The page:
Because of the lack of statistical records kept in the Negro Leagues, it is hard to measure exactly how good Gibson's numbers really were. His Hall of Fame plague (enshrined in 1972 by the special committee on the Negro Leagues) says that he hit "almost 800 homeruns in 17 years". Research done by the special committee on the Negro Leagues states that they have proof of 270 career HRs. According to baseball reference, boxscores and stats were kept for 173 HRs. We obviously know why most of what Gibson did was not recorded. That is more of a shame than anything else other than this man not getting a chance to play in the major leagues.
Josh Gibson hit .366 for his career in the Negro Leagues, Mexican League and in Winter Ball in Cuba and the Dominican. There is no doubt in my mind that he would have been one of the greatest baseball players in MLB history had he been allowed to. He was better than his contemporaries, Mickey Cochrane and Bill Dickey. His power and ability to hit for average probably put him ahead of Yogi Berra, Johnny Bench, Carlton Fisk and Mike Piazza as far as catchers go. Some have said he hit as many as 84 HR in one season and hit the only ball completely out of Yankees Stadium.
Gibson should have been allowed to play in the major leagues. If it seems like I am repeating myself, and maybe I should, I probably am. One of the finer talents this game has ever seen was kept from playing the greatest baseball game ever just because of his skin color. Walter Johnson and Carl Hubbell were among players who stated any team could use a talent like that. His not being in the MLB gives critics reasons to smear what he had done. Some say the competition was not up to par as he played against some semi-pros and amateurs. Josh Gibson is the story of strength and determination. Yes, Jackie Robinson had it tough when he became the first African American to play major league baseball. But, when Jackie made his debut April 15, 1947, some of Josh Gibson had to be in him. Gibson had just passed away after playing professional baseball for nearly half of his life. He mastered what he had control of, playing the game he was allowed to play.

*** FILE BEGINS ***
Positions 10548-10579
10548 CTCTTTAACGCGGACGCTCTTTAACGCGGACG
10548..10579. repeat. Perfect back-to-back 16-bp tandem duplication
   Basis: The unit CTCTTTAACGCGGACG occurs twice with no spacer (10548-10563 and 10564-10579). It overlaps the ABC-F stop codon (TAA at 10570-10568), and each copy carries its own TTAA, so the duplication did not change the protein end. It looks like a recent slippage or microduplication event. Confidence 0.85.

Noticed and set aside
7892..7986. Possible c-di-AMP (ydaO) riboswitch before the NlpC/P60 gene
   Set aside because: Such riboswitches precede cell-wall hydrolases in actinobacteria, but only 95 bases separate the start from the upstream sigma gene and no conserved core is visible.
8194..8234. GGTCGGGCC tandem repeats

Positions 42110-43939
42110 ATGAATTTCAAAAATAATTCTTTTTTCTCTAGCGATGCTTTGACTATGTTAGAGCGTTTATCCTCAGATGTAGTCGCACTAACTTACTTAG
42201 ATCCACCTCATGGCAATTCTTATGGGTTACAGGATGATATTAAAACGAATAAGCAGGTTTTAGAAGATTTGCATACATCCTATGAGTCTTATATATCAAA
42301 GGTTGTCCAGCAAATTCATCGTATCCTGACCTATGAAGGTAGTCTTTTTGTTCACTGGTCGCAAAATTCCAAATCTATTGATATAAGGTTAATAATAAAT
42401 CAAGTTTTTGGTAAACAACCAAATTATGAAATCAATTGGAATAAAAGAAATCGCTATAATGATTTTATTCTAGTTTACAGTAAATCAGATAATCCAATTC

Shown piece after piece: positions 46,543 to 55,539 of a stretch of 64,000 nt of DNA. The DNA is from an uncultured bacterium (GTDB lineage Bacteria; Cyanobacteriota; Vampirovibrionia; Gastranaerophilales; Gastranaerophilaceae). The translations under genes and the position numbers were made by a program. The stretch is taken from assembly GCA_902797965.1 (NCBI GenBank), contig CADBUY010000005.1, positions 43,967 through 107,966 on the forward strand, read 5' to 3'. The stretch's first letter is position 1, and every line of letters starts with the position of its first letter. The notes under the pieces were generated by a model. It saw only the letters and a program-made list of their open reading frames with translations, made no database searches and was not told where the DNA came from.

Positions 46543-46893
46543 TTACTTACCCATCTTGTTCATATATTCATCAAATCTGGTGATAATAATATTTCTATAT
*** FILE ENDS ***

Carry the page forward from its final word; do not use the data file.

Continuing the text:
Based on the player he was, I believe it is a fair statement if he is put into the top five or ten best players to ever play this game.